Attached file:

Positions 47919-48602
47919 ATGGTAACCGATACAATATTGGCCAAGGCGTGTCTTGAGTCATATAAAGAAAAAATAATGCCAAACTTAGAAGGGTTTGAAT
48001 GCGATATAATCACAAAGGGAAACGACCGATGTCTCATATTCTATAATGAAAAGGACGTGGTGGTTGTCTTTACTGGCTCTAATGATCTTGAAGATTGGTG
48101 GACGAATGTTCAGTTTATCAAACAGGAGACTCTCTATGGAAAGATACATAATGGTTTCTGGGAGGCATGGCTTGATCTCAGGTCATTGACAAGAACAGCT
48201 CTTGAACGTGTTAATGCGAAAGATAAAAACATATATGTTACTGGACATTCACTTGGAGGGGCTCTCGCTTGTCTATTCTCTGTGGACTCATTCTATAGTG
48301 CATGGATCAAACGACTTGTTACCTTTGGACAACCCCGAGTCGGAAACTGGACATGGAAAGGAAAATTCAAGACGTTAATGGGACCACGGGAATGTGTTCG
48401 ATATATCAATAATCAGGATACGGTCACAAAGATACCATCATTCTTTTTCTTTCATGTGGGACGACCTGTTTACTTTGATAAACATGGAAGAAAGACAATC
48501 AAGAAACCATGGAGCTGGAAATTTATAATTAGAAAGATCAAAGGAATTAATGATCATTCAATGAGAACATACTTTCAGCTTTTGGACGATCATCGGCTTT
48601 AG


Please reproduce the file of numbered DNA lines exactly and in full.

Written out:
Positions 47919-48602
47919 ATGGTAACCGATACAATATTGGCCAAGGCGTGTCTTGAGTCATATAAAGAAAAAATAATGCCAAACTTAGAAGGGTTTGAAT
48001 GCGATATAATCACAAAGGGAAACGACCGATGTCTCATATTCTATAATGAAAAGGACGTGGTGGTTGTCTTTACTGGCTCTAATGATCTTGAAGATTGGTG
48101 GACGAATGTTCAGTTTATCAAACAGGAGACTCTCTATGGAAAGATACATAATGGTTTCTGGGAGGCATGGCTTGATCTCAGGTCATTGACAAGAACAGCT
48201 CTTGAACGTGTTAATGCGAAAGATAAAAACATATATGTTACTGGACATTCACTTGGAGGGGCTCTCGCTTGTCTATTCTCTGTGGACTCATTCTATAGTG
48301 CATGGATCAAACGACTTGTTACCTTTGGACAACCCCGAGTCGGAAACTGGACATGGAAAGGAAAATTCAAGACGTTAATGGGACCACGGGAATGTGTTCG
48401 ATATATCAATAATCAGGATACGGTCACAAAGATACCATCATTCTTTTTCTTTCATGTGGGACGACCTGTTTACTTTGATAAACATGGAAGAAAGACAATC
48501 AAGAAACCATGGAGCTGGAAATTTATAATTAGAAAGATCAAAGGAATTAATGATCATTCAATGAGAACATACTTTCAGCTTTTGGACGATCATCGGCTTT
48601 AG